The 1991 Desert Storm recession is the only recession that left me unemployed. The company I worked for went from about 40 people to six by the time I was let go. I didn’t have a good sense about how long the recession would last, so I studied for the GMAT to prepare for a return to school. The time off helped, and I scored well enough to know I’d make it back to the Michigan Business School. Before I even completed my application, I found myself employed again with the economy well on its way to recovery. It was a very mild recession. My new employer encouraged me to enroll in the CFA (Chartered Financial Analyst) program. I couldn’t choose, so I did all three, working during the day, attending night school, and studying for the CFA on weekends and every other spare moment I could find. I was also newly married, and, by the time I completed the MBA and CFA, we had three young children. Though that period made me think recessions weren’t so bad, my wife had a different perspective.
My biggest frustration was being too young to have money to invest. We tell our youthful clients that they should actually root for bad stock markets. The bulk of their investing dollars will then be put to use at great prices. To our younger clients’ credit, several have called eager to invest during this downdraft. We started this decade with the first real, functional personal computers that cost $12,000 yet were barely more powerful than today’s calculators. They were loosely connected to an archaic Novell Network that nobody understood. We had one computer hooked up with a “rocket fast” 2400 baud modem which was our only link to the internet. The clean starting page of a then barely known start-up company named Google was enticing because it didn’t take five minutes to load, and the search results were pretty good. Research on this new medium was sparse at best. Most of our research came from the big brokerage firms that had no problem charging us commissions of $50 or more for access to their printed material.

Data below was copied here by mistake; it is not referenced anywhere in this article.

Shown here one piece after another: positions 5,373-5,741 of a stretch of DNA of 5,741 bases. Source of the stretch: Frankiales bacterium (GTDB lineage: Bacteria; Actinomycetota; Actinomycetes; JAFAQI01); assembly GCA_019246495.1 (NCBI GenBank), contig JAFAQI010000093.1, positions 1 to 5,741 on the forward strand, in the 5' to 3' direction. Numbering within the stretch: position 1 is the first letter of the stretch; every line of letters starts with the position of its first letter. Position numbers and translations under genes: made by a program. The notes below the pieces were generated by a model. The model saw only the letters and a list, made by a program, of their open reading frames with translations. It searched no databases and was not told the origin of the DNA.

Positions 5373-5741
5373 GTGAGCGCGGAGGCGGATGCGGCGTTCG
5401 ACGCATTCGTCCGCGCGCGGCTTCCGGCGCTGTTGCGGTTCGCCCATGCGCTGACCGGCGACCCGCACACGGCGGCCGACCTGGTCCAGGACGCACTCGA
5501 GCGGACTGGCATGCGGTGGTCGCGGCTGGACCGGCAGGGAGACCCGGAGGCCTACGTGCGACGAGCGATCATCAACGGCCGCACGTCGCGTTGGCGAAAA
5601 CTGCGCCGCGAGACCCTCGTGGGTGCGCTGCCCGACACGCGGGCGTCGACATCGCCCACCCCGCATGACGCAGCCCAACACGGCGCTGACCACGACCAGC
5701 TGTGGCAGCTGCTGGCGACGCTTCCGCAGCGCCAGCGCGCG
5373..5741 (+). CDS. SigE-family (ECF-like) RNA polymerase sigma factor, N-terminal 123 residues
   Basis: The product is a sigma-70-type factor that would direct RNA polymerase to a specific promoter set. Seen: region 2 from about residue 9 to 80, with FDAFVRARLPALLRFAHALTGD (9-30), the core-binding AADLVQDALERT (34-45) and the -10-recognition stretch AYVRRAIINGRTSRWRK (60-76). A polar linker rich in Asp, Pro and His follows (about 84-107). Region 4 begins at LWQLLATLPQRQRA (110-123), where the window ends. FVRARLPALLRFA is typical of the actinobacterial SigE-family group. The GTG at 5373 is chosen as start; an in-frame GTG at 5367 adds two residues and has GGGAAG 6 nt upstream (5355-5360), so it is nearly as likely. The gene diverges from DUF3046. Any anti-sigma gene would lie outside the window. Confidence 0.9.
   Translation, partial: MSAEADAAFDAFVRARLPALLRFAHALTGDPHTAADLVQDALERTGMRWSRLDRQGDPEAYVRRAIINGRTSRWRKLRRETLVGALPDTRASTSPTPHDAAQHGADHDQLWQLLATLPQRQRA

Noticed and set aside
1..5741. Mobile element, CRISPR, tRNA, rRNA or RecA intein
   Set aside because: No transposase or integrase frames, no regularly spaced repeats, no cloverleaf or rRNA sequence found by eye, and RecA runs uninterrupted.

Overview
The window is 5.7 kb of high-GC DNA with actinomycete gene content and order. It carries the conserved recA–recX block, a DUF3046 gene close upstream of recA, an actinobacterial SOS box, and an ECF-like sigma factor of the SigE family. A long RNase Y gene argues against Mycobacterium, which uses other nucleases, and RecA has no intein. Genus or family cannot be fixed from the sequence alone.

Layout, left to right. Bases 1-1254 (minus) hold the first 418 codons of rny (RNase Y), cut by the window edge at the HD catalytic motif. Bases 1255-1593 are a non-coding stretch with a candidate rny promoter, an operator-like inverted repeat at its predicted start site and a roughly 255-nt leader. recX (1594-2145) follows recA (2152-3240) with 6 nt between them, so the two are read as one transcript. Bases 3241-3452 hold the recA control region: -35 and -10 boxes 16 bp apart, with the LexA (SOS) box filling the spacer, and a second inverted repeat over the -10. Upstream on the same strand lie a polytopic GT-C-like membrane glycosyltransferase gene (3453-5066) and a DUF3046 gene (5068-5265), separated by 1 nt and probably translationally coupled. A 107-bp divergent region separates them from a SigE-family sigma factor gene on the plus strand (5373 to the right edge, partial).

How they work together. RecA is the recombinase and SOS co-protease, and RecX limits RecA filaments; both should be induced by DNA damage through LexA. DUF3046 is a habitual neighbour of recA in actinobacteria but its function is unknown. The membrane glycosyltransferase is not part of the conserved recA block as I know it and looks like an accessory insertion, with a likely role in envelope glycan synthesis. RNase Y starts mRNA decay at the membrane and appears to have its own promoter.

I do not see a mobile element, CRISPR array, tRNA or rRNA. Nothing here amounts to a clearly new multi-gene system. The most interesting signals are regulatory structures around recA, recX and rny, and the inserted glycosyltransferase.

There were several key lessons from this period. A lot of money chased a lot of ideas. That formula lead to tremendous growth and spectacular failures. Even some of the failures, though, benefited the rest of us. For example, there was a big push to wire the world. Crazy money flowed into the infrastructure we get to enjoy today with fast internet speeds and a ubiquitous, global network. However, investors in WorldCom and Global Crossing lost everything. Nearly every idea or company that had a dot associated with it got funded. To use my Italian grandmother’s analogy, we were just throwing the pasta at the wall to see what would stick.